These amendments tried in one fell-swoop to define firearm terms and then ban the ones that fell into these poorly defined definitions … and it did that really badly, throwing huge confusion in the world of Firearm owners and associations as to whether or not their gun is allowed or not.
Even to the extent that it still is unknown if a Mossberg 702 .22 Plinkster long rifle, used as a hunting and target-shooting rifle, would be prohibited as a result of C-21 legislation.
This is a widely used and available .22 calibre hunting gun, and does not seem to run afoul of the new amendments, but in fact, one version of the Plinkster (“plinking” refers to shooting tin cans) is individually listed for prohibition in the amendments.
Literally banning it, yet the explaining legislation can’t explain why.
That’s just one example of many caught up by these amendments.
There is no excuse in discussing and making rules for a given populous, if they are so badly created that you alienate your targeted audience with complete confusion.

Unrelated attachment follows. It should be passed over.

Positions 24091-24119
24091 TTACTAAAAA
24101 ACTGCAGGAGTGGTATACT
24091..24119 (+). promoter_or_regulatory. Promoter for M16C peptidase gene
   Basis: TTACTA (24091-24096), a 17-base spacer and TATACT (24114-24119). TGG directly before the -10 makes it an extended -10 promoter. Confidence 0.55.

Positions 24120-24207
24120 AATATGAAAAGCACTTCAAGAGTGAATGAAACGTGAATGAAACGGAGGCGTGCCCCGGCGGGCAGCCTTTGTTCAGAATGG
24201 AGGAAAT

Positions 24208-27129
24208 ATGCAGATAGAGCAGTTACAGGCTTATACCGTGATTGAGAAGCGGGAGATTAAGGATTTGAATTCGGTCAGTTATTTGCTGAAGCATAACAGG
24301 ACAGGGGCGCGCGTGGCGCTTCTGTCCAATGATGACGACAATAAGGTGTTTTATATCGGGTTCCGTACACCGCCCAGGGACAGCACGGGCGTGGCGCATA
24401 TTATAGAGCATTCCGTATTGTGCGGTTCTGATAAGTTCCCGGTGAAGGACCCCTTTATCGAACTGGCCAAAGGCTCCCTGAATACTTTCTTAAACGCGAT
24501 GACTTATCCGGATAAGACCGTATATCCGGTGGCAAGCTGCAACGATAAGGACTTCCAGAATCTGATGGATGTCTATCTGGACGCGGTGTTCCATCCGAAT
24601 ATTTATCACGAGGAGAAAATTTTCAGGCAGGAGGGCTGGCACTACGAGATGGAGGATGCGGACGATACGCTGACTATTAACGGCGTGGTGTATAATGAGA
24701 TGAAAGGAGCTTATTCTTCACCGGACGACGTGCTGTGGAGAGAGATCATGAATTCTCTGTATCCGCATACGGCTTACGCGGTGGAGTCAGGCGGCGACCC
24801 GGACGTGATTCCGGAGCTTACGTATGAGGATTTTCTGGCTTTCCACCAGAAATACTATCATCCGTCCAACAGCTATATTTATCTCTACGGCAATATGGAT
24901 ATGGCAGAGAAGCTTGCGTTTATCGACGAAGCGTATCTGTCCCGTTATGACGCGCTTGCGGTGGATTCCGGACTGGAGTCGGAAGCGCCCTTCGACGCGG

It seems that it was a very poorly thought out and very poorly written attempt to try to ban weapons that even hunters don’t want in our society, actual military AK-47’s, mortars, fully and semi-automatic rifles, actual machine guns and the like.
Yes, we do have a system of ‘restricted weapons’, where guns like these need to be stored, used and traded under a very strict set of regulations, but the desire to take it further and outright ban these weapons is what many Canadians would consider to be a reasonable next step to combat the reality that these weapons are being used in mass shooting crimes.
It is up to a society on the whole to decide that “no … you can’t even own one of those, even if we trust that you personally, will use it properly” … and this is where Canada has gotten to with weapons of war being owned … even highly restricted … by its citizens.
We have seen too much, both here, south of the border and around the world to not look at what New Zealand did in the aftermath of their mass shooting, and decide that it is time to do the same.
But … trying to do this by piggy-backing an amendment onto a simple handgun Bill … ain’t the way to do this, and it appears that the federal government realised this, so last week backed down on the amendment package.
So today, the original handgun C-21 Bill stands and will likely be voted on at some point, and will probably pass in the House.
The question becomes, will the Liberals try again? Well … the most recent comments suggest that they are already loading up for another go at it.
They already said that they are going to consult with the firearms community before reviving any new prohibition against guns that none of us want available to potential mass shooters.